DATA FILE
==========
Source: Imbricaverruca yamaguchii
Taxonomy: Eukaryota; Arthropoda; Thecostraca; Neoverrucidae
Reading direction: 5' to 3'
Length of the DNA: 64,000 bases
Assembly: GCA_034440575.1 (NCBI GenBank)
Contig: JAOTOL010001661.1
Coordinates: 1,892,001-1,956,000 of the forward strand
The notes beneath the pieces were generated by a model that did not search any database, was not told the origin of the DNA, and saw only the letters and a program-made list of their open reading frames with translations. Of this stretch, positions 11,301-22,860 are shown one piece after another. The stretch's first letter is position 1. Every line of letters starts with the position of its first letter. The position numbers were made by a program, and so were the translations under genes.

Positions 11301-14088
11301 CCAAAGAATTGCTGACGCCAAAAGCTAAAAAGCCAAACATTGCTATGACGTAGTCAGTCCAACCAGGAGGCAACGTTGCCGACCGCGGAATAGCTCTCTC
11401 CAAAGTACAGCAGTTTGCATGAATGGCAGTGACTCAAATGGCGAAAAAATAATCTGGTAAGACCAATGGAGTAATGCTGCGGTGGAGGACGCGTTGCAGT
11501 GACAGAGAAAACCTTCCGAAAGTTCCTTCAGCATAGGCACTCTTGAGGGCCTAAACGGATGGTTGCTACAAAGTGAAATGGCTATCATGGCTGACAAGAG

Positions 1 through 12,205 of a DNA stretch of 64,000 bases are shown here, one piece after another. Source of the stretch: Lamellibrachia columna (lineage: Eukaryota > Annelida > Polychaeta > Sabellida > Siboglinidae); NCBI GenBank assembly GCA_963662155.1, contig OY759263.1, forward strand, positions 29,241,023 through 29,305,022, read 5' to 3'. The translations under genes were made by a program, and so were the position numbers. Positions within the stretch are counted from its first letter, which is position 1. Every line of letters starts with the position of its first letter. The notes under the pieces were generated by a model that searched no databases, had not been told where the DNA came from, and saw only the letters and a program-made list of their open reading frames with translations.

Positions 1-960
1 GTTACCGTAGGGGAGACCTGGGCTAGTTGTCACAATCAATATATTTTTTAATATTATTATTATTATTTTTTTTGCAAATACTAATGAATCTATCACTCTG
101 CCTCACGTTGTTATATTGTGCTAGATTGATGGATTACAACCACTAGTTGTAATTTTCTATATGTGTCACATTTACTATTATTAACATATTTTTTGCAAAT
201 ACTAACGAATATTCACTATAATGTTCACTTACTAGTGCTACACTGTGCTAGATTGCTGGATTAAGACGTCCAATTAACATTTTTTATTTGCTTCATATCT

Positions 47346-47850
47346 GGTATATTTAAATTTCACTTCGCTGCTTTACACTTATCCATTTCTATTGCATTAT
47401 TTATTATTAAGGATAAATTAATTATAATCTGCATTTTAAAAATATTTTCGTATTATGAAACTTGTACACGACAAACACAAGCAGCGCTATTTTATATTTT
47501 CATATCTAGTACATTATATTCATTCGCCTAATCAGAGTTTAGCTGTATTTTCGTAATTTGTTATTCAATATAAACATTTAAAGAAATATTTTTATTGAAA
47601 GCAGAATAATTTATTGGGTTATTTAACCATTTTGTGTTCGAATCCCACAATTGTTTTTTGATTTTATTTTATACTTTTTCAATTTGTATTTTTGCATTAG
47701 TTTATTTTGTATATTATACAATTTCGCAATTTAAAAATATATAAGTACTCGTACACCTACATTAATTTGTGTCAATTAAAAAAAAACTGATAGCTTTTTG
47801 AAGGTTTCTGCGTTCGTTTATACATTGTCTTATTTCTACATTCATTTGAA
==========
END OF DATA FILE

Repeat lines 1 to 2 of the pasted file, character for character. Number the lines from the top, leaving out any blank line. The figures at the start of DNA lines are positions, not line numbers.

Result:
Source: Imbricaverruca yamaguchii
Taxonomy: Eukaryota; Arthropoda; Thecostraca; Neoverrucidae